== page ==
In our last blog post we covered some of the fees and costs associated with getting an FHA mortgage. New home buyers should be aware that the asking price of a home isn’t the final amount that will be paid as part of closing the deal. The closing costs, interest rate, lender’s fees and other expenses also factor in. Home loan experts recommend preparing for an FHA loan or its conventional counterpart at least one year in advance. Much of that advice revolves around getting your credit ready, but just as important are the steps required for saving money and making a budget for the expenses connected to buying a new home.
Every buyer has a different set of financial priorities; some want to save as much money on their FHA mortgages as possible over the lifetime of the loan, others are more worried about having a lower monthly payment. Regardless of your decision in this area there are some “hidden” fees sometimes associated with home loans that an FHA borrower should be aware of.
When shopping for an FHA loan and comparing terms with conventional mortgages, it’s very important to take a close look at the FHA requirements concerning pre-payment penalties. If you buy a home with an FHA mortgage and decide to sell it or refinance later on, you’re basically paying off the loan early. The FHA does not allow penalties for these kinds of early pay-offs. The fine print of a conventional loan might. It’s one area to consider if you’re not sure whether to go with an FHA loan or a conventional one.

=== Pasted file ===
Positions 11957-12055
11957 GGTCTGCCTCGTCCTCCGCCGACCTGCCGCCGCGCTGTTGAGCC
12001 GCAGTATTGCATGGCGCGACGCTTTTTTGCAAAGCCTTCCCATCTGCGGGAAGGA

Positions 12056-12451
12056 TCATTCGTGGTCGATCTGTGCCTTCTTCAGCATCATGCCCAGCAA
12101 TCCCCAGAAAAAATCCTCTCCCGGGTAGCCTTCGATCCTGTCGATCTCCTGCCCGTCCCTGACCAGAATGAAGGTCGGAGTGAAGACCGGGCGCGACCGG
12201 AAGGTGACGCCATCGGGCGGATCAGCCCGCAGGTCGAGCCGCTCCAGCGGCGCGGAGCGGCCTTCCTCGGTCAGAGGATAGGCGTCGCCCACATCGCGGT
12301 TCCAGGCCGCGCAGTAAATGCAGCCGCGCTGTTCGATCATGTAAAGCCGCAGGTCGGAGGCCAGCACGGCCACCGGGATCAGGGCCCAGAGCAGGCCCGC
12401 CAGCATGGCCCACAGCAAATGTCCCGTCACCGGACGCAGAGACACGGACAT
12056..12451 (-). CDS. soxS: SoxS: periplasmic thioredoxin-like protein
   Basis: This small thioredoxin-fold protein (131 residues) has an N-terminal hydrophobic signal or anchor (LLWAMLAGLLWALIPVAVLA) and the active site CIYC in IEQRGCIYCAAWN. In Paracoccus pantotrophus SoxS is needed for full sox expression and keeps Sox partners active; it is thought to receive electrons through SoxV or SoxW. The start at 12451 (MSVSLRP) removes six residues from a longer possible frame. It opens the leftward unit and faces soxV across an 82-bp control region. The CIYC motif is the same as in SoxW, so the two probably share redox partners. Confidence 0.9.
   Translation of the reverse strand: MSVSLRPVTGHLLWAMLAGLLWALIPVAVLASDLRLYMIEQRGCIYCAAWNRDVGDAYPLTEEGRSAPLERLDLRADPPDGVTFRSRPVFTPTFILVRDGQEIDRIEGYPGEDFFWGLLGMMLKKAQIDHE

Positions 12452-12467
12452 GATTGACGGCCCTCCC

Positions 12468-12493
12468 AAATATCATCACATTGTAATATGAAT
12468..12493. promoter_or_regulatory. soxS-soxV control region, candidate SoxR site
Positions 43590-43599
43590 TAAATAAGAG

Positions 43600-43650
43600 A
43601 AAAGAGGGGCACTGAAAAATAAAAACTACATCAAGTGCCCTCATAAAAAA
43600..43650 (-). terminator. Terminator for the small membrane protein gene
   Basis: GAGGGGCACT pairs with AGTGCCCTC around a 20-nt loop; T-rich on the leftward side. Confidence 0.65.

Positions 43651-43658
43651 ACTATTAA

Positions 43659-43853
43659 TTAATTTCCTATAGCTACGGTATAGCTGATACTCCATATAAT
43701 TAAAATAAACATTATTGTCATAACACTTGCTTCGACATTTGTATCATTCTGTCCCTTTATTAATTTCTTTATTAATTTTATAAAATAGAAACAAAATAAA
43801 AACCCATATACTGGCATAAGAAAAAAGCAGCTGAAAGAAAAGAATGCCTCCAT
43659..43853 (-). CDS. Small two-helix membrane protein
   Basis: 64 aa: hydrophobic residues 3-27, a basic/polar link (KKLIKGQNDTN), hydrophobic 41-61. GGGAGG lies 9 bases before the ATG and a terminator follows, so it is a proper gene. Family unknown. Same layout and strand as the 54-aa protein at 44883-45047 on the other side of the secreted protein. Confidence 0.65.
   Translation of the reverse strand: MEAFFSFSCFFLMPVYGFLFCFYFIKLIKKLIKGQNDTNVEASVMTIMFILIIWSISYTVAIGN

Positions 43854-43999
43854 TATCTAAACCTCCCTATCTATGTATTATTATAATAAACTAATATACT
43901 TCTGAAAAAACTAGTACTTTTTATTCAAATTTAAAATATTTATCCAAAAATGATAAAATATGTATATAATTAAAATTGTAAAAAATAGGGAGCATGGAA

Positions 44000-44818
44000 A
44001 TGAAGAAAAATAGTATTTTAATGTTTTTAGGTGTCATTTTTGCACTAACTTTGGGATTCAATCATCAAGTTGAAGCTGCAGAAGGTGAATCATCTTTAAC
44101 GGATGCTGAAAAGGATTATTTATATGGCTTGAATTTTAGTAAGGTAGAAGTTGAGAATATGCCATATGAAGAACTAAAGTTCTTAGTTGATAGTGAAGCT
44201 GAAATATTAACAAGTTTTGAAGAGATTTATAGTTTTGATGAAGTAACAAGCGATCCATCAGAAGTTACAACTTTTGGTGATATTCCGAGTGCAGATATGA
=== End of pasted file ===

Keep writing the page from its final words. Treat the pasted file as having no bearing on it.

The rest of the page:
For those concerned about saving money over the lifetime of the loan, not paying discount points up front could be more costly over the life if a 15-year or 30-year mortgage. Paying the points does take a bite out of your budget, but compare the cost over the life of the loan and see if it doesn’t make sense to pay more now. Many find it worth the expense to pay those points.
Another “hidden” fee to consider is related to the timing and cost of energy-efficient upgrades to the home. You have the option of adding up to $6,000 in approved energy-efficiency upgrades to the property to the cost of your FHA insured loan. Borrowers also have this option when they refinance, but it’s important to consider interest rates when deciding whether to take this option on initial purchase.
Will the interest rates be higher when it comes time to refinance? Or does it make sense to add the upgrades now? The extra interest on $6,000 may not seem like much compared to the rest of your FHA mortgage, but it is a factor to consider. Your energy savings could offset the monthly expense of that extra 6K added to your home loan–how much could you save in utility bills and other payments by installing the upgrades now if they are needed?